New on ARTicle Press: Parasite

New on ARTicle Press: Parasite

2014-06-05 ARTicle Press

PARASITE n. a hanger-on or sycophant who frequents another’s table: one who lives at the expense of society or of others & contributes nothing: an organism that lives in or on another organism and derives subsistence from it without rendering it any service in return: in literary but not scientific use extended to an epiphyte. PARARASITIC adj. of the nature of, caused by, or like, a parasite. PARASITISM n. the act or practice of being a parasite.

[Chambers, ed.7., (1988) Chambers English Dictionary, Cambridge; W & R Chambers Ltd and Cambridge University Press, p.1048] 

Final year students studying BA Art & Design at Birmingham City University recently moved sites to be joined alongside the Fine Art & MA students at Margaret St. As a result of our relocation, we have become parasites to the building, feeding from our host, Margaret.

Parasites are often perceived as negative organisms which derive nutrients at the expense of the host in order to survive, but in fact, many parasites do not kill their host and many species form a symbiotic relationship and come to co-evolve to survive. Some parasitic species coevolve with its host to the point that the parasite’s absence causes the host harm.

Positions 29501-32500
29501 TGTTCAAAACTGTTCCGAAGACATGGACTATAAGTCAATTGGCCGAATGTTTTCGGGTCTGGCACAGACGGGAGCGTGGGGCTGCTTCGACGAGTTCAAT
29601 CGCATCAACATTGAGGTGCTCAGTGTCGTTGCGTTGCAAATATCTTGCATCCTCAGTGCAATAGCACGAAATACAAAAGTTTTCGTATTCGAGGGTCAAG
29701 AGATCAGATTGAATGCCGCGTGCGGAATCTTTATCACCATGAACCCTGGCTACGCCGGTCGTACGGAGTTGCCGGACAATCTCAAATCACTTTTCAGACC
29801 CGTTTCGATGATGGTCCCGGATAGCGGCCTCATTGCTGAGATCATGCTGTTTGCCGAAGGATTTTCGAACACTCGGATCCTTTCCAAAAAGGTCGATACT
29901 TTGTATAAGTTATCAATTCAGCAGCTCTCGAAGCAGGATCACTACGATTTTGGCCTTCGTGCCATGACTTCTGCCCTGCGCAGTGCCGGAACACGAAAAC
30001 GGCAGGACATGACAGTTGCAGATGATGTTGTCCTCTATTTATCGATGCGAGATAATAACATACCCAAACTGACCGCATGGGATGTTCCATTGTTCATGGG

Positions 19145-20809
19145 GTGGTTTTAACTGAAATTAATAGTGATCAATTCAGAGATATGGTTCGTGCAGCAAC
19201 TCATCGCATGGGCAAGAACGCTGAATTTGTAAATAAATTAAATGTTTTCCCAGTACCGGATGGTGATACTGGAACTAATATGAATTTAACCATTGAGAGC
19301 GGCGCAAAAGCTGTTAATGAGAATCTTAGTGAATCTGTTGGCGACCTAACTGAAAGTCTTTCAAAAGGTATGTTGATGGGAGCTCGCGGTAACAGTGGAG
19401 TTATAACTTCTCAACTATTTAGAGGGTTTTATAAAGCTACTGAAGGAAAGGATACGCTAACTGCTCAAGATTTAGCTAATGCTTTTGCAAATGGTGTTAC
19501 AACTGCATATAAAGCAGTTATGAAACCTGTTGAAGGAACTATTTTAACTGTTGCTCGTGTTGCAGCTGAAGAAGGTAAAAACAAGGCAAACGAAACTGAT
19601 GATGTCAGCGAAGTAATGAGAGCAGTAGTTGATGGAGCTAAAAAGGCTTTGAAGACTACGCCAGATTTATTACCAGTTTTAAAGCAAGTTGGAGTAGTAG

Art & Design at BCU is a multi-dimension course, and as individual artists and designers, we have each created our own brief to explore the strengths of our individual practices. 

Continuing on from our successful exhibition and publication Tamed with a Smile, June 2013, students wanted to work together to publish a collection of our latest work which shows our connection to the new site where we are based. Individually our own practices follow the parallels of parasitism, each unique take on a different media is a parasite to the wider world of Art & Design.

The first chapter of this book demonstrates how some of the work by the interdisciplinary artists studying in their final year on the Art & Design course have used Margaret as its host, and the second chapter of the book continues to explore our individual practices and how we have become parasites to the broader realm of art & design.

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